epa04032063 An undated handout artist's view of Rosetta made available by the European Space Agency (ESA) on 20 January 2014 showing Europe's Rosetta probe. Media reports on 20 January 2014 state that NASA is participating in the European Space Agency's Rosetta mission, whose goal is to observe one such space-bound icy dirt ball from up close -- for months on end. The spacecraft, festooned with 25 instruments between its lander and orbiter (including three from NASA), is programmed to 'wake up' from hibernation on 20 January 2014. After a check-out period, it will monitor comet 67P/Churyumov-Gerasimenko as it makes its nosedive into, and then climb out of, the inner solar system. EPA/ESA / HANDOUT HANDOUT EDITORIAL USE ONLY/NO SALES ©KEYSTONE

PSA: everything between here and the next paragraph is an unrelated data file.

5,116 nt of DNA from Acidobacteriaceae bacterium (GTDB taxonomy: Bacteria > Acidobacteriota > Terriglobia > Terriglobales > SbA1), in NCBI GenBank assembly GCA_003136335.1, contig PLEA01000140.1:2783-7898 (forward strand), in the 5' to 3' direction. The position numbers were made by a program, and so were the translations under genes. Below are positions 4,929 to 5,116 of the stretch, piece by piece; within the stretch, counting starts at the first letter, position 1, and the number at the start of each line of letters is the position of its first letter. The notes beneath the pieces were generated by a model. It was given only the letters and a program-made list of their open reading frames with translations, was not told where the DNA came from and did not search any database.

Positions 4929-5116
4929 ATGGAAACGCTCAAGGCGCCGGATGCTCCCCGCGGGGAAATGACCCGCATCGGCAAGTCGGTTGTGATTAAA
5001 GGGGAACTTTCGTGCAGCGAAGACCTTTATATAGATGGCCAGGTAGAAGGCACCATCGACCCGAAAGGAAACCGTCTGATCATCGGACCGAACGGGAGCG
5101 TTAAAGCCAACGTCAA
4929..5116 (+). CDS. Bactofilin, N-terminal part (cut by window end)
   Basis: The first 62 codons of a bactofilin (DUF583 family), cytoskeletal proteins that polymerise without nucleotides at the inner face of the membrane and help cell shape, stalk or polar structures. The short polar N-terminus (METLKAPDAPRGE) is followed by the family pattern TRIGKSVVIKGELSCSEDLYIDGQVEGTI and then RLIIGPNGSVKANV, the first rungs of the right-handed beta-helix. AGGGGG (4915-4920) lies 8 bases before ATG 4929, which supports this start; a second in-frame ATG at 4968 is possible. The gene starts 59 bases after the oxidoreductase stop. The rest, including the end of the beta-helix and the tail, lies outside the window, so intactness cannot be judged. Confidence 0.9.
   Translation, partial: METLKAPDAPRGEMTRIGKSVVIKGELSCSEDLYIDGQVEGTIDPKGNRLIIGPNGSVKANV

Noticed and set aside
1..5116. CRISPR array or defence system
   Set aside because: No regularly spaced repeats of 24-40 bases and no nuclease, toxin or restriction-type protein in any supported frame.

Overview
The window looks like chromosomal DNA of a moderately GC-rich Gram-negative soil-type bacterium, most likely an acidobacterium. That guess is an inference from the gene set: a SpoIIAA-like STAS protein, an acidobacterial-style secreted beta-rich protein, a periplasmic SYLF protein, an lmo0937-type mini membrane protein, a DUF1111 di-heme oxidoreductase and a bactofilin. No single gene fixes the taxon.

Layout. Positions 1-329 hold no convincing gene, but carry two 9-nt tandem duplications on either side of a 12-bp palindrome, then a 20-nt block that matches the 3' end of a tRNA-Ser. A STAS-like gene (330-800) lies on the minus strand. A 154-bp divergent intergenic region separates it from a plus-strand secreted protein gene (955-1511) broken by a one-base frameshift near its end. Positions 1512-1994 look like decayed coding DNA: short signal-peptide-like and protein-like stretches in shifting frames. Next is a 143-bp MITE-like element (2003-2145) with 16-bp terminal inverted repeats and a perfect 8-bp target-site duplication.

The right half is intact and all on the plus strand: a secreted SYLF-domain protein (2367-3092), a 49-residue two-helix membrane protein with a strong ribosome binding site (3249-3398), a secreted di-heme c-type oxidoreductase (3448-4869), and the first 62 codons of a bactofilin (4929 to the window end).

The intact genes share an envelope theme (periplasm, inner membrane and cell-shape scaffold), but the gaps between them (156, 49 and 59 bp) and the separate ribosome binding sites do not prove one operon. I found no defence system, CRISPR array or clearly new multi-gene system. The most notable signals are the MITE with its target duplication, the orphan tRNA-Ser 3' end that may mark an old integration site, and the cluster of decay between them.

The photo released by European Space Agency ESA on Monday, Sept. 5, 2016 shows a photo of the comet lander Philae on photo taken by Rosetta's OSIRIS narrow-angle camera on Sept. 2, 2016 from a distance of 2.7 km of the Comet 67P/Churyumov–Gerasimenko. Philae was last seen when it first touched down at Agilkia, bounced and then flew for another two hours before ending up at a location later named Abydos, on the comet’s smaller lobe.  (ESA/Rosetta/MPS for OSIRIS via AP)
The photo released by European Space Agency ESA on Monday, Sept. 5, 2016 shows a photo of the comet lander Philae on photo taken by Rosetta's OSIRIS narrow-angle camera on Sept. 2, 2016 from a distance of 2.7 km of the Comet 67P/Churyumov–Gerasimenko. Philae was last seen when it first touched down at Agilkia, bounced and then flew for another two hours before ending up at a location later named Abydos, on the comet’s smaller lobe. (ESA/Rosetta/MPS for OSIRIS via AP) ©KEYSTONE